Jason can not be a Deadite given what is established within the films universe’s… even with me removing plot holes to try to make this make sense… it makes no sense. As I said, it a fun theory – but it just does not hold up and director Adam Marcus ‘confirming’ it as canon does not make it so either.

 

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Do You Wanna Play A Game? Halloween Bonus: The Saw Chronology

I hope you folks enjoyed my Halloween/Hellraiser 30th anniversary retrospective for this year. But I have a Halloween bonus for you. See, I was deciding which of two franchises to do a retrospective on as one franchise had a new film out while the other marked an anniversary. Seeing as this year marked 30 years since the release of the original Hellraiser –  I decided to go for that one. However, I was also planning on doing a retrospective on the Saw franchise. And just as with my Hellraiser retrospective – I sat down to watch all of the films and made notes along the way. I didn’t really want to do two retrospectives, so what can I do with all the notes that I made?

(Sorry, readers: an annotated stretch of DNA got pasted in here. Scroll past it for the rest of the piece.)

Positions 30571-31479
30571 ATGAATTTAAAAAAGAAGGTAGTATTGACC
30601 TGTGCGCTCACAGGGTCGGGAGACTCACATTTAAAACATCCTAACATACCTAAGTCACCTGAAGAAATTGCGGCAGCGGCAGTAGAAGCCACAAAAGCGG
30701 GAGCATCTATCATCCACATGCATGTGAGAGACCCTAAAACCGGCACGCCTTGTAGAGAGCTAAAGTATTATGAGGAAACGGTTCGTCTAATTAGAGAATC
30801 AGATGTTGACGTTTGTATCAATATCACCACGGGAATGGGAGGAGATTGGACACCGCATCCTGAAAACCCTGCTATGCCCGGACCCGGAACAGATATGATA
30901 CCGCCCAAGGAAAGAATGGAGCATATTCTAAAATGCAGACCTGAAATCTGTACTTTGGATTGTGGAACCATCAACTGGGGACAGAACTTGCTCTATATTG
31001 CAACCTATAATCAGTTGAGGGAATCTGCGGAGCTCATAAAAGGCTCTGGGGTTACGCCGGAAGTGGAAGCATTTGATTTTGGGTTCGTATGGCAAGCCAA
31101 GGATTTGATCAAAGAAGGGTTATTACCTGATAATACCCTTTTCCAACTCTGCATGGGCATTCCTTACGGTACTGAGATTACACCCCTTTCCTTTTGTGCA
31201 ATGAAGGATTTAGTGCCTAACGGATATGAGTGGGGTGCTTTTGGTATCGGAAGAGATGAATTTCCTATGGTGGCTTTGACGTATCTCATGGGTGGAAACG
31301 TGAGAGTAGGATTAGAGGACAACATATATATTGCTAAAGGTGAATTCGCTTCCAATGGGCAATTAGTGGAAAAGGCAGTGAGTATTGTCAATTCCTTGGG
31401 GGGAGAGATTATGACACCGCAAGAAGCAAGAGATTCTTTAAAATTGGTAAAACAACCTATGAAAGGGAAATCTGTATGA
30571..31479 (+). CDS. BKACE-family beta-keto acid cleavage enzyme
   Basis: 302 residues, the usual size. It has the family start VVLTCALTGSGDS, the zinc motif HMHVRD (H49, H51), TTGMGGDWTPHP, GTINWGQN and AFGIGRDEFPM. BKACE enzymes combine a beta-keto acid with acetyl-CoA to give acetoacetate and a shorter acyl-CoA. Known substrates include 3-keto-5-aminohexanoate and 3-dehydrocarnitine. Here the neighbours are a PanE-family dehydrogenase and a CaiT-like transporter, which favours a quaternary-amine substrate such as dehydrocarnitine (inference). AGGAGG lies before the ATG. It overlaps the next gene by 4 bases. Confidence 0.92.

It was while making my Saw notes when I began to think about the chronology of the series as the films don’t follow a linear timeline. There are flashbacks within sequels, prequels in flashbacks that are sequels and just plain old sequels….with prequels and flashbacks. Its a confusing timeline to follow… but follow it I did. So here, I’d like to present the chronology of the Saw series of films as best as I understand it

Jigsaw John

Now, full disclosure here. I’m not a big fan of the Saw franchise. Loved the first flick but personally found they just get pretty dull and predictable from Saw II onward. There are fans out there that think the Saw plot-line is amazing and deeply complex (it really not) but that is a whole other article. So not being a huge fan, I’ll most probably make more than a handful of mistakes along the way. But before I get to the chronology, for those that say the plot of the Saw films is complex – I’ll attempt to disprove that right now. I’ve not seen the new flick – Jigsaw. But I bet I can tell you the plot (or get pretty damn close to it) without watching the film itself…